Suzanne Ebbert, Product Testing Director, cautions
that you shouldn't count on homemade formulas to cut your cleaning
costs in half, though you could shave a couple of dollars off the
grocery bill every month or so.
What Suzanne found most attractive about mixing your
own cleaners was the control over ingredients. Some commercial
preparations don't tell you what's in them. Some contain only
common chemicals like bleach and ammonia, whose health hazards are
But the labels on others show weird, unfamiliar
ingredients. If you find you're using one of the mystery
blends, you can mix a substitute yourself -- and know what's in it.
Don't assume that all homemade formulas are
harmless, Suzanne warns. Ammonia is just as poisonous, and
smells just as bad, regardless of whether you pour it into the
bucket or a chemical company pours it into the factory vat.
Still, you can mix harmless cleaners from ingredients like baking
soda and water.
How effective are homemade cleaners? Suzanne
found several formulas that worked as well as the most expensive and
effective commercial preparations. Many of the formulas
cleaned as well as the cheapest commercial counterparts but meant
more scrubbing than the most effective ones.
But Suzanne points out that there is a place for
these milder formulas. The mild cleansers work perfectly well
for light cleaning jobs, and if you're willing to scrub, they'll
work on tougher jobs. As far as household chemicals go, too
often we're tempted to use the big guns to swat flies.
Here's a selection of some of the better cleaning
formulas Suzanne found. More appear in The Natural Formula
Book for Home and Yard, edited by Dan Wallace (Rodale Press,
Old-Fashioned Glass and Window Cleaner
2 tablespoons cornstarch
1/2 cup household ammonia
1/2 cup white vinegar
1 gallon warm water
Mix the ingredients in a bucket and use to
scrub windows. Try not to clean glass the sun is shining on
because it will dry too fast and streak.
Rating: Very good. The best
commercial preparations left the window only a little shinier.
Even though the cornstarch makes the mixture slightly gritty, it
didn't scratch the glass. Poisonous.
Hazards: Ammonia is poisonous, so
keep the mixture away from children and arrange good ventilation.
Wear gloves, because it's a heavy-duty cleaner and rough on the
Cost: About 20 cents a gallon (not
Vinegar Window Cleaner
1/2 cup white vinegar
1 gallon warm water
Just mix and scrub.
Rating: Very good. We'd been
warned that plain water could do as well as a vinegar solution, but
our subjective impression was that the vinegar made it a lot easier
to get rid of smudges. In theory, vinegar is supposed to
remove hard-water spots.
Hazards: May be hard on your hands,
but safe enough to drink.
Cost: About 7 cents a gallon (not
1 tablespoon flour
1 tablespoon salt
1 tablespoon white vinegar
Combine salt and flour in small bowl and stir until
blended. Add the vinegar and mix into a thick paste.
Smear on the paste with a damp sponge or cloth and rub gently.
Let the polish dry for about an hour. Rinse well with warm
water and buff dry with a soft cloth.
Rating: Good. Does the job
but you need to scrub more than you would with a commercial cleaner.
Hazards: Safe enough to eat, and
it's not gritty enough to scratch the metal.
Uses: Suitable for brass, bronze,
copper and pewter. Not for silver, silver plate, and jewelry.
Cost: Less than a penny for about 3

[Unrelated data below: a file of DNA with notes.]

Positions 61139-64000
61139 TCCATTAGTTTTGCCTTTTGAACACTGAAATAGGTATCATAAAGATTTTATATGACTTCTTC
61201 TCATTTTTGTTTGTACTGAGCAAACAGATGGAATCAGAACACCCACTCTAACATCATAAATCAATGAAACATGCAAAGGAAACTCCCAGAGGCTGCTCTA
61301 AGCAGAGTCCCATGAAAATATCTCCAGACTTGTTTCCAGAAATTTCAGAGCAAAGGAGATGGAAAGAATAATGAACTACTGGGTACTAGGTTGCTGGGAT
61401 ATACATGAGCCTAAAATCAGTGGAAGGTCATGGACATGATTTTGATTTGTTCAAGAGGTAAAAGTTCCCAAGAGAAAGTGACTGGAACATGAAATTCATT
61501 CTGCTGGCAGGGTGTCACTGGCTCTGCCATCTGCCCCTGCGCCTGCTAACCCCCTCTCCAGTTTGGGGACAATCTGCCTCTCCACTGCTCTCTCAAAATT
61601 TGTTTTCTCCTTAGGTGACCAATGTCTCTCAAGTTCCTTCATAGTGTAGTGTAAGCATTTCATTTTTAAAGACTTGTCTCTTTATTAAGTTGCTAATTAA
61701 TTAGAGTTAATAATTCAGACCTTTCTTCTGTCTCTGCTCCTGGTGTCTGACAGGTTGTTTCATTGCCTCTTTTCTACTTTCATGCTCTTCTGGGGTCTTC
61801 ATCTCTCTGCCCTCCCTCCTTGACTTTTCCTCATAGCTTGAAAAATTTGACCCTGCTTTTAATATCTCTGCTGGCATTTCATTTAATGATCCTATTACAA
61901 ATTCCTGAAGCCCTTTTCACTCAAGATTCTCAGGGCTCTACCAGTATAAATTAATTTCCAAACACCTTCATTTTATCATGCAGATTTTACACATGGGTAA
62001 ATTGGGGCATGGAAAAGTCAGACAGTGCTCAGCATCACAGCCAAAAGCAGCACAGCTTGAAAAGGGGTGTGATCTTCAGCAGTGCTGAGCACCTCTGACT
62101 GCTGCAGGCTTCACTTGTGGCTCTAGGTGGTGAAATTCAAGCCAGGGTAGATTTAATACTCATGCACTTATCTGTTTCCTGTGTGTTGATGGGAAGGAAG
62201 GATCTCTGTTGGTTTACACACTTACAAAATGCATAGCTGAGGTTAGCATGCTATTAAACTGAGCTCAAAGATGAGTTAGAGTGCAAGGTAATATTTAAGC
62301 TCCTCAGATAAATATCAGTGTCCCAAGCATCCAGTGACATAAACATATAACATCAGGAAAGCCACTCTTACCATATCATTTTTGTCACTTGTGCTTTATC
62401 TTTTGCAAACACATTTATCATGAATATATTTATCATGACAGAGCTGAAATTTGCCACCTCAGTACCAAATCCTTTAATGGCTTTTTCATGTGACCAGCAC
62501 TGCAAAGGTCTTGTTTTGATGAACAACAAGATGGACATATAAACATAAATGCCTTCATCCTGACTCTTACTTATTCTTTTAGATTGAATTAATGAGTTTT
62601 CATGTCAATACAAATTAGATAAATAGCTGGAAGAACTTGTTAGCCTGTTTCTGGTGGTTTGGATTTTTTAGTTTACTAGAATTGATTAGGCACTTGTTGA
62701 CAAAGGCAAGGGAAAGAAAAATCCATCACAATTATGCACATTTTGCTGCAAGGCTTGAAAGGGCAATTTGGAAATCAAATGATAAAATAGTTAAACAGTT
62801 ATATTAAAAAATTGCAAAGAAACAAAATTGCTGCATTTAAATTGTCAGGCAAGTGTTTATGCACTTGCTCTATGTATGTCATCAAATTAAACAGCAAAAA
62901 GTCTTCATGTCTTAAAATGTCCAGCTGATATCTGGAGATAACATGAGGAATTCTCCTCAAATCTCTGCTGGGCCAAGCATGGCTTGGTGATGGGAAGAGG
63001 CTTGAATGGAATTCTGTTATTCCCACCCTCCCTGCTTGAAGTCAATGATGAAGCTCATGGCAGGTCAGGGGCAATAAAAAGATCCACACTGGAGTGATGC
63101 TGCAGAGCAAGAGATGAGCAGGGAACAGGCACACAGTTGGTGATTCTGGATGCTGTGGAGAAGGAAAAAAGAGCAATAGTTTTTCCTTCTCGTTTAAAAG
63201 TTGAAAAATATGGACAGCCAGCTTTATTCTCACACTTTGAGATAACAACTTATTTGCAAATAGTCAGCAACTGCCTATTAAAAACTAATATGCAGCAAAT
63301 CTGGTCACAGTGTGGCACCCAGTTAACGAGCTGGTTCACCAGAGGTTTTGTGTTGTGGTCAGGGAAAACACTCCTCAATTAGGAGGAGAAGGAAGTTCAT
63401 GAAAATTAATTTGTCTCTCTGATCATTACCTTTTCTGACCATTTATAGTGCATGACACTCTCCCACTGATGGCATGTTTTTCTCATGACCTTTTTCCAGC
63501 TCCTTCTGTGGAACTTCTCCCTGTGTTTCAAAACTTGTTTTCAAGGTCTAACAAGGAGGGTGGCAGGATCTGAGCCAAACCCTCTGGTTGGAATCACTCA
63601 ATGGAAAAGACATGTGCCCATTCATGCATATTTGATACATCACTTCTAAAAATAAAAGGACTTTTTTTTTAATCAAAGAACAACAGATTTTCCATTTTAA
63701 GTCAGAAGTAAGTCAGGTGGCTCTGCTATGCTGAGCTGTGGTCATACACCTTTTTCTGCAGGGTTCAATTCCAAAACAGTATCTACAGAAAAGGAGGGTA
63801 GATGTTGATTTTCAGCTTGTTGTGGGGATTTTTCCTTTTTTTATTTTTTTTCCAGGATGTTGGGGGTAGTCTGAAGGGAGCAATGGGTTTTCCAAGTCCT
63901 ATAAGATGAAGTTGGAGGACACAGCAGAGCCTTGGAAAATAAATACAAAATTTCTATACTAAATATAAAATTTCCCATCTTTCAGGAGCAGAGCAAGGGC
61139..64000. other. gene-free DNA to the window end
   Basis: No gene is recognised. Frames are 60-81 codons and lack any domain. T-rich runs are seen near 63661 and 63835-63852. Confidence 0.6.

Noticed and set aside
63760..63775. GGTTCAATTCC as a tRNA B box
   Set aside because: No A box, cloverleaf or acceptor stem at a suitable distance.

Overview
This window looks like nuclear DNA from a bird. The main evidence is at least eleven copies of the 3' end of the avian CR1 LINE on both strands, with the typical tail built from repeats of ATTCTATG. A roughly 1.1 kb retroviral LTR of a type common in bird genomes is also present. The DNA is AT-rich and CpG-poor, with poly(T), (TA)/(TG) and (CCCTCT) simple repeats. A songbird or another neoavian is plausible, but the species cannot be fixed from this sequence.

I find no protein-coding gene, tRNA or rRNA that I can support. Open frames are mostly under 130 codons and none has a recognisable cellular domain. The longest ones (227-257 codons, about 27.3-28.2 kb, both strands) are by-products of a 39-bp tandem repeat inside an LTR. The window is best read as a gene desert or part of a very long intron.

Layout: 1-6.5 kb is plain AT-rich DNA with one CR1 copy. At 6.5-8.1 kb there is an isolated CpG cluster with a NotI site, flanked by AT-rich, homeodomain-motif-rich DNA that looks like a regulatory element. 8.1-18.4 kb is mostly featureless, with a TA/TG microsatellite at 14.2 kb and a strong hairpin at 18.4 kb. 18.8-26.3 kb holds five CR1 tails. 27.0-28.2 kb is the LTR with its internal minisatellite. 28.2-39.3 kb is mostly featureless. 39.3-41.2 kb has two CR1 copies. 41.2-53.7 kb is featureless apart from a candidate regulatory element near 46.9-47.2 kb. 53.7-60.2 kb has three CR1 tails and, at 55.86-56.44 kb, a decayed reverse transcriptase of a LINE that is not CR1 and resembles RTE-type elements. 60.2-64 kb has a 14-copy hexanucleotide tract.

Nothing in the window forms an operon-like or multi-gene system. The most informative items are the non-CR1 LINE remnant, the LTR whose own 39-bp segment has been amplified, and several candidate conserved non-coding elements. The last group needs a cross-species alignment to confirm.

tablespoons of paste (not including water)
1/4 cup baking soda (sodium bicarbonate)
1 cup household ammonia
1/2 cup white vinegar
1 gallon warm water
Mix ingredients and store in tightly capped
Rating: Excellent. Performed
as well as top-of-the-line commercial products.
Uses: Many. Tile and linoleum
floors, formica countertops, appliances, etc.
Hazards: Read about ammonia above.
Cost: About 40 cents a gallon (not
2 tablespoons or 1/8 cup liquid bleach
1 quart cold water
Mix in a scrub bucket. Moisten an old cloth
with the solution and wipe onto surface. Let stand about 2
minutes and rinse well.
Rating: Very good. In the
ballpark with commercial cleaners, but few name-brand cleaners got
rid of smudges with less scrubbing.
Hazards: Bleach is poisonous, so
keep it away from children. It will bleach anything it
touches, so use only on colorfast items. Check the solution
first on a hidden spot.
Uses: Same as above.
Cost: Less than a penny a gallon
(not including water)
1½ cup household ammonia
1 gallon warm water
Mix in a pail and use to scrub.
Rating: Very good. A few of
the best commercial cleaners outperformed it.
Hazards: Ammonia is poisonous and
its fumes sting the eyes and throat. Wear gloves. Don't
mix with chlorine bleach because the combination produces poisonous
gases called chloramines.
Uses: Same as above.
Cost: About 8 cents a gallon (not
2 ounces borax
1 teaspoon ammonia
2 quarts water
Dissolve the borax and ammonia in a bucketful of
water. Scrub a really dirty wall from the bottom up. If
you scrub from the top down, the dirty water will run down over the
dry, soiled wall leaving hard-to-remove streaks. Oddly enough,
it won't stain wet, clean walls. For textured walls, old socks
are good scrubbers because they won't tear off in little pieces as
easily as a sponge might. To keep water from dribbling down
your arm, fasten an old washcloth around your wrist with a rubber
Uses: For painted walls, not
Rating: Very good. A few
commercial preparations required less scrubbing.
Note and a Caution: Users have reported that
this solution works well to remove wallpaper, if that's what you desire.
If not, see Uses above.
Hazards: See ammonia above.
Don't let children eat the borax either.
Cost: About 6 cents for 2 quarts (not